by / November 28th, 2016 /

Recondite – Corvus

 1/5 Rating

(Ghostly)

Techno doesn’t always have to be intense, concrete shattering noise. Venture further into the depths of the electronic forms sub genres and you will find that a melancholic paradise, possessed with looping, melodic sound and abstract textures, exists amongst the madness. A planet of hypnotic tranquillity and otherworldly atmospheres. This is the world to which Lorenz Burner belongs.

The German artist’s first outing on Ghostly International came in the form of a love letter to his home in Lower Bavaria. Hinterland radiates an aura so saturated in winter that you almost have to wrap up warm after listening to it. A peaceful isolation is implemented amongst the vast forests and desolate landscapes that the record incites in your mind.

Releases have been clocked on Dystopian, Life and Death, Innvervisions and Hotflush since the debut album, but now Burner’s Recondite moniker returns to Ghostly once more for the release of Corvus.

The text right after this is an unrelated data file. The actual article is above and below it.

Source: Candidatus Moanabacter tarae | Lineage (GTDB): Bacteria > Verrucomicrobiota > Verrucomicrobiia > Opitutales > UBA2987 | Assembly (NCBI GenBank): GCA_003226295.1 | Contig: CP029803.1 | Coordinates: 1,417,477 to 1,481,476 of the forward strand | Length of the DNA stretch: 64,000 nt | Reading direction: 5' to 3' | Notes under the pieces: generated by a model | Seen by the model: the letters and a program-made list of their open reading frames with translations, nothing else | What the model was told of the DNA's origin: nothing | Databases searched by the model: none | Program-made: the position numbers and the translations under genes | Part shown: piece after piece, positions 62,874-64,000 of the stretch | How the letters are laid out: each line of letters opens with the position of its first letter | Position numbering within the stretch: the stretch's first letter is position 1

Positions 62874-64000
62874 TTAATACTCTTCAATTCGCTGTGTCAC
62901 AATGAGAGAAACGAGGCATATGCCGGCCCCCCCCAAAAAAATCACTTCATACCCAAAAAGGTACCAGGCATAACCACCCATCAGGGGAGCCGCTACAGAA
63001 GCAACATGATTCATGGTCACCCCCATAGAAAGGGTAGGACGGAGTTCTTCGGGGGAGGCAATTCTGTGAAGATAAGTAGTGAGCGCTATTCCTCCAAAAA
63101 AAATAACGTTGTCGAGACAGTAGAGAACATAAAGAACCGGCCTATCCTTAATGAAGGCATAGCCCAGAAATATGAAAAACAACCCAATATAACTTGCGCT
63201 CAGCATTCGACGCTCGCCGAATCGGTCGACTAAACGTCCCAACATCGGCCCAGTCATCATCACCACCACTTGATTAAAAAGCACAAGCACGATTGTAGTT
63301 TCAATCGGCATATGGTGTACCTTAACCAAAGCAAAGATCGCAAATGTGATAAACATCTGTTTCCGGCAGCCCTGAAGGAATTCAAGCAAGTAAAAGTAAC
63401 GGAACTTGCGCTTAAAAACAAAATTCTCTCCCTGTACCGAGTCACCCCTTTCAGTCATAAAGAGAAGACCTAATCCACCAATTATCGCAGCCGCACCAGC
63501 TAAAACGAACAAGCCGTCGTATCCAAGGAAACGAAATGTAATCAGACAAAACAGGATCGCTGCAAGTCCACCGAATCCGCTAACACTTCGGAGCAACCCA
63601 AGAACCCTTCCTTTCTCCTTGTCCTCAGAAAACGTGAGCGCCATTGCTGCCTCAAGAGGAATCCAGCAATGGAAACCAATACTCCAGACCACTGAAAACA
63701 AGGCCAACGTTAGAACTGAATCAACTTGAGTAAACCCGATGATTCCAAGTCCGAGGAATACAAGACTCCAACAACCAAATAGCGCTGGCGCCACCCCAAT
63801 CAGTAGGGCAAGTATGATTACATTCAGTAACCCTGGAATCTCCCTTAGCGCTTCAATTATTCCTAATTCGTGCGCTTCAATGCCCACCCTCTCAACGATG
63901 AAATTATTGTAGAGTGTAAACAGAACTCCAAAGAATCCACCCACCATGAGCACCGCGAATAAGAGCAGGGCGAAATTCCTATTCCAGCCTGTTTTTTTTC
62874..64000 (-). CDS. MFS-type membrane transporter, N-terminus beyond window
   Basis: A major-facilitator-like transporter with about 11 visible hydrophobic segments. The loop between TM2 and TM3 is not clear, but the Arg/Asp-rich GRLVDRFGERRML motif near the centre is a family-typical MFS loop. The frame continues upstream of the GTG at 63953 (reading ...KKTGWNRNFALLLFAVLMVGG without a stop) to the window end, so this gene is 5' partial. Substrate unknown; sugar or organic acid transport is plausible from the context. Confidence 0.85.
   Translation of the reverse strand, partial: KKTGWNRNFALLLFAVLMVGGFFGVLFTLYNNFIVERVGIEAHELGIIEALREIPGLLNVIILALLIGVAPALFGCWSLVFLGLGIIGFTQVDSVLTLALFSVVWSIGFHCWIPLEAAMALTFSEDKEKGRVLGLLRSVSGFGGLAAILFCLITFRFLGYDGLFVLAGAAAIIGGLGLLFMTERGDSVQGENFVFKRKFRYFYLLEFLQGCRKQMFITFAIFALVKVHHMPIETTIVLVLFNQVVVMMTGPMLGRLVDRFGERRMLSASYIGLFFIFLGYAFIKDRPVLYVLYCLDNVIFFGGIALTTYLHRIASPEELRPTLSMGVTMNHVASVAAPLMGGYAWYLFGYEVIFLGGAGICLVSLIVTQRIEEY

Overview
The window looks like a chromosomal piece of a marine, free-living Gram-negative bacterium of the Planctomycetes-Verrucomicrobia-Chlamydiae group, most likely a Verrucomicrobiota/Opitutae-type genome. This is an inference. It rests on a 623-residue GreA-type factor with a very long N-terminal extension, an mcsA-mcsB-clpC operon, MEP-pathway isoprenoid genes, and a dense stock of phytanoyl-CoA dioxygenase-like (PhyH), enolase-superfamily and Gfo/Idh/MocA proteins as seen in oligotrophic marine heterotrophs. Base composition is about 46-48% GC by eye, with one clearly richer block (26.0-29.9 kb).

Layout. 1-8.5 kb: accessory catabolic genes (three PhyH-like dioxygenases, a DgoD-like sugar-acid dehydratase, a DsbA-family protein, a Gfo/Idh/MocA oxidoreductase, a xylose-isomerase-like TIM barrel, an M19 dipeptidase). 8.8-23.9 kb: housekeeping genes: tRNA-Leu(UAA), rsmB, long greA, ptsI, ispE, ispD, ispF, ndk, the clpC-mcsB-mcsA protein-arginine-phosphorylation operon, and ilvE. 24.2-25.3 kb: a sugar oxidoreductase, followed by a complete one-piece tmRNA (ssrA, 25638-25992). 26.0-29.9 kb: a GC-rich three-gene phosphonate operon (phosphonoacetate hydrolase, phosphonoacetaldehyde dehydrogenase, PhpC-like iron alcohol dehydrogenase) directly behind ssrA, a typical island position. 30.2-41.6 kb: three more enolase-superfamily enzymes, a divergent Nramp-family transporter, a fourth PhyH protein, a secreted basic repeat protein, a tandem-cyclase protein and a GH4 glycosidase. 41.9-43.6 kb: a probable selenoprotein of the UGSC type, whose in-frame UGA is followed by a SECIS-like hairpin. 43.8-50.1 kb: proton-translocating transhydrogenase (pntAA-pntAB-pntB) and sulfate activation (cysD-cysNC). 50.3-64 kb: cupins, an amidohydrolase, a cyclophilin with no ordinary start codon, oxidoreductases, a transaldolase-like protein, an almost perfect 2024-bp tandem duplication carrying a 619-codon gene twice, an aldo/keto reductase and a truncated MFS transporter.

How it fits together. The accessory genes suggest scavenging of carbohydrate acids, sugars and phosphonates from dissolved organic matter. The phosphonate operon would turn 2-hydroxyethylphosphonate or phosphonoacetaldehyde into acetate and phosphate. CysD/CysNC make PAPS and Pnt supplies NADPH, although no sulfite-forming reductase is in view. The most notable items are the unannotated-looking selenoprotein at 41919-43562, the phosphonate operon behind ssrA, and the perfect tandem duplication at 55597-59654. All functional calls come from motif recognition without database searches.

We kick things off with minimally inspired ‘Capable’. Each layer of the track is added subtly and efficiently, in typical Recondite fashion. It’s difficult not to get lost amongst the dreamy, star studded skies that the song projects.

Meanwhile, ‘Kauz’ possesses a more intimidating aura. A thumping bassline acts as your guide whilst piercing noise penetrates the sparkling circulation of sound. It’s heavier than ‘Capable’, yet it maintains an ambient personality through hypnotic twinkles and immersive layering.

The title track is the stand out performer throughout Corvus’ five tracks. ‘Crows’ can be heard crying in the distance. An image of a vast forest comes to mind. A writer sits isolated, looking out at the landscape before him, searching for inspiration amongst the frost. Almost like a scene from a Stephen King novel.

‘Huibu’ is arguably the weakest tracks on the EP. It’s reduced BPM, heavy bass and abstract atmospherics give off an old school horror tribal vibe, whilst the Ricardo Donoso Clemency Version of ‘Capable’ aims its crosshairs towards beatless sound design and engaging atmospherics, gently taking your hand as you embark on a journey through time and space.

Overall, Corvus is a thoroughly enjoyable outing from the melancholic master. Some fans may be disappointed by the generic nature of the five tracker. It may lack a dash of colour here and there, but that’s kind of the point. It feels cold and sombre, just as it should. Something to listen to as you walk through a lonely, snow saturated landscape.

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